Comparison of the WVS curves for monolayer grained wood with the largest (blue) and smallest grain size (orange). Markers indicate the measured values and solid/dashed lines the associated results of the simulations for the PEK model (a), the bound water diffusion model (b) and the coupled diffusion model (c) (color figure online)

Comparison of multilayer experiments

Comparison of grain size (multilayer)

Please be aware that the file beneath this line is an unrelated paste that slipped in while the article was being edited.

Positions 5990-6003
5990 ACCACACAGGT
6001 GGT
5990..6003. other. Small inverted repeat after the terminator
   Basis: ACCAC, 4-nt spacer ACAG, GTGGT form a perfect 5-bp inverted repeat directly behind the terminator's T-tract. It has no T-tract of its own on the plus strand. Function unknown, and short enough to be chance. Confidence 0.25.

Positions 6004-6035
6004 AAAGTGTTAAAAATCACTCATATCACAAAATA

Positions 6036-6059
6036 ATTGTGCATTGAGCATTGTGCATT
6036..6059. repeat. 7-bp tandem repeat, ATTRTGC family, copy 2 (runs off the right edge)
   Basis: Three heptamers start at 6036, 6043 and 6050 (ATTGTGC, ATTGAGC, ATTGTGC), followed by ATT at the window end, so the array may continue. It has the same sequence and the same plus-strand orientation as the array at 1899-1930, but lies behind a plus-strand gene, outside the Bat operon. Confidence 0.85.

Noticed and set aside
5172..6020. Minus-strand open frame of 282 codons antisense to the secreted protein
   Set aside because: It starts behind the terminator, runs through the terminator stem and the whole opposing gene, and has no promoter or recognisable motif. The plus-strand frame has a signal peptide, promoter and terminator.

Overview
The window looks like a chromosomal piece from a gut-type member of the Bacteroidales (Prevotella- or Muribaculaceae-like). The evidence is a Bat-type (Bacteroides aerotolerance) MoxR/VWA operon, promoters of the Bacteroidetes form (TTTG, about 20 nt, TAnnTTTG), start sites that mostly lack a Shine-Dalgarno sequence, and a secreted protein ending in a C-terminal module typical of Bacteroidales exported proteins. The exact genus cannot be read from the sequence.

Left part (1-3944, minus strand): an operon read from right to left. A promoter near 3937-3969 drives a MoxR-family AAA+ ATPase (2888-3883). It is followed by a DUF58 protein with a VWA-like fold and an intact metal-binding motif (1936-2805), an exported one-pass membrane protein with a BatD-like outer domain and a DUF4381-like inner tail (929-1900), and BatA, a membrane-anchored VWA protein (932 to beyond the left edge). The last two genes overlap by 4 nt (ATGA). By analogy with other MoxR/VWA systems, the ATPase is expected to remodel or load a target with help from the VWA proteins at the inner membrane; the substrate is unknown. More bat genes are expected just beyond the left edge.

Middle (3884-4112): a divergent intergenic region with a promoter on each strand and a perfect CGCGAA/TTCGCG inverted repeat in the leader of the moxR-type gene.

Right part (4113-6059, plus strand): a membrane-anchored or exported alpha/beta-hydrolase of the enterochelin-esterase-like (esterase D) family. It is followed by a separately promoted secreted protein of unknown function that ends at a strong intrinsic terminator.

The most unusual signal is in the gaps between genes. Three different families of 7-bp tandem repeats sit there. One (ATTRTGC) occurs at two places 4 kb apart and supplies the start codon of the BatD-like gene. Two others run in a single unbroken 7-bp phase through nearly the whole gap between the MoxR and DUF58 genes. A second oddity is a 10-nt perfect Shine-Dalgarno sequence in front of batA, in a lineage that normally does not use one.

In order to get a better S/N-ratio of the monolayer experiment and to test the influence of grain size for multilayer experiments, three different grain sizes with an equal sample mass were compared. The results are shown in Fig. 7 for a sample mass of 200 mg and a step change in RH of \(0\rightarrow 5\%\) at \({T}=25\,^{\circ }\mathrm {C}\). A small difference can be seen at the beginning of the mass increase (up to 20 min) with the larger grains showing a slightly slower increase than the smaller ones. For the long-time behaviour, a good congruence between the three grain size distributions is given until equilibrium condition is achieved. Similar results were also obtained with larger sample masses. Comparing with the monolayer results, it seems as if the influence of grain size (or cell wall accessibility) becomes less important for the multilayer experiments. Still, the grain layer thickness or the total amount of sorption sites per unit cross section seems to be of importance as the mass increase at the beginning of the multilayer experiments is markedly slower than in the monolayer case. The small differences in sheet thickness for the three grain sizes (“Experimental set-up” section) might thus be used to roughly estimate the differences in the WVS kinetics of grained wood with multiple grain layers. According to the similarity of the kinetic curves, it seems as if the given graining process has no significant impact on the WVS behaviour of wood. This includes any irregular graining losses among the various grain size distributions as also mechanical damage of the cell wall structure.